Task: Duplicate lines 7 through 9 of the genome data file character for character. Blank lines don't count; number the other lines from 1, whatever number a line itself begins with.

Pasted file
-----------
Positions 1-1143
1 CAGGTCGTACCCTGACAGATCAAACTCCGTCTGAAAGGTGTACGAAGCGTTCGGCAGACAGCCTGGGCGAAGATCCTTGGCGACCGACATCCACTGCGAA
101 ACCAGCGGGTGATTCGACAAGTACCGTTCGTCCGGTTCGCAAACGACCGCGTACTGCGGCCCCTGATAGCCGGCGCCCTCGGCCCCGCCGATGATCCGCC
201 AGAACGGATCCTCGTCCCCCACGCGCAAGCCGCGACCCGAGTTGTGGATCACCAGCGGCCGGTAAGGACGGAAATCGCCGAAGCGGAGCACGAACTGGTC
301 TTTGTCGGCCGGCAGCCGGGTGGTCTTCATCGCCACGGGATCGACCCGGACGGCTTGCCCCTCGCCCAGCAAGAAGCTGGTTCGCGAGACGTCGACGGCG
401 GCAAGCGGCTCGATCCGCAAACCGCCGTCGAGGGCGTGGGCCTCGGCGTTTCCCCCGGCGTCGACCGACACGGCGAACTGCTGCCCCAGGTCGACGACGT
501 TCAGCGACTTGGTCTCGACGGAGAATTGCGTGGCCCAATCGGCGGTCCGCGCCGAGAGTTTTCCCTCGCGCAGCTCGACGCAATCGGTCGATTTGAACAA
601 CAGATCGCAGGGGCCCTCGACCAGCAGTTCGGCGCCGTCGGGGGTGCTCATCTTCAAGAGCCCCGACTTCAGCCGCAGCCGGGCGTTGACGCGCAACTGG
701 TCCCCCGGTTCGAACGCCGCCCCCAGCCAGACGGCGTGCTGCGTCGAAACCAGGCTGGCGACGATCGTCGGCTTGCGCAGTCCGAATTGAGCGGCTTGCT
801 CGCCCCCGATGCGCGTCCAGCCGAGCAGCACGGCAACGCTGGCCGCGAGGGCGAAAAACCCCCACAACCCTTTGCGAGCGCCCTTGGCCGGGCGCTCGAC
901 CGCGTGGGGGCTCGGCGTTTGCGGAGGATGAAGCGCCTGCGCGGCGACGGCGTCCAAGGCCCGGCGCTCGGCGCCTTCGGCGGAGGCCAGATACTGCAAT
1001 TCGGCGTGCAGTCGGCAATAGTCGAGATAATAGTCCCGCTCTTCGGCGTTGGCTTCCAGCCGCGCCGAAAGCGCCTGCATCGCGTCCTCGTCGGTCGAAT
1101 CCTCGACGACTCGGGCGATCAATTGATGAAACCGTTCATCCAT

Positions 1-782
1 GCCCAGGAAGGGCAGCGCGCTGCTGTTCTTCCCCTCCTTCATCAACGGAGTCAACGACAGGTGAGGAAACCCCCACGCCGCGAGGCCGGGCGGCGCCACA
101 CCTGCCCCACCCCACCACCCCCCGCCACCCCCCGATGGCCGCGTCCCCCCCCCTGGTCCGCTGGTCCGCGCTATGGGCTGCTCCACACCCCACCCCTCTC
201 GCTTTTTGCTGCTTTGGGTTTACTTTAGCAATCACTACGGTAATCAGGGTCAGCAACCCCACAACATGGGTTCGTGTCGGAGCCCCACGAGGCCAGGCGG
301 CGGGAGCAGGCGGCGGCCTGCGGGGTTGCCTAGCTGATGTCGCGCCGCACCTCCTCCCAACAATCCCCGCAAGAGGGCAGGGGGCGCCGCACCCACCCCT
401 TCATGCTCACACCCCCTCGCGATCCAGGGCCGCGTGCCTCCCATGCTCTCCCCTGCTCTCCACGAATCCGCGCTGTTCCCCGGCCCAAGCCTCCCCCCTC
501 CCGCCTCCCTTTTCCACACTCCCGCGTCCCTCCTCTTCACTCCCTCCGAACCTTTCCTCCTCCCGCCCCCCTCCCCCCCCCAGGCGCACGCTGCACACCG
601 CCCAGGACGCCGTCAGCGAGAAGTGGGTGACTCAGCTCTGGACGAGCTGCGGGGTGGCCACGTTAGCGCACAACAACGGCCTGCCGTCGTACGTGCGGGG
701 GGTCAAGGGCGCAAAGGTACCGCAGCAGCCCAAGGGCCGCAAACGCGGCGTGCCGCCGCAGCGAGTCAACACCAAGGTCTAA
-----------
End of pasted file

501 TCAGCGACTTGGTCTCGACGGAGAATTGCGTGGCCCAATCGGCGGTCCGCGCCGAGAGTTTTCCCTCGCGCAGCTCGACGCAATCGGTCGATTTGAACAA
601 CAGATCGCAGGGGCCCTCGACCAGCAGTTCGGCGCCGTCGGGGGTGCTCATCTTCAAGAGCCCCGACTTCAGCCGCAGCCGGGCGTTGACGCGCAACTGG
701 TCCCCCGGTTCGAACGCCGCCCCCAGCCAGACGGCGTGCTGCGTCGAAACCAGGCTGGCGACGATCGTCGGCTTGCGCAGTCCGAATTGAGCGGCTTGCT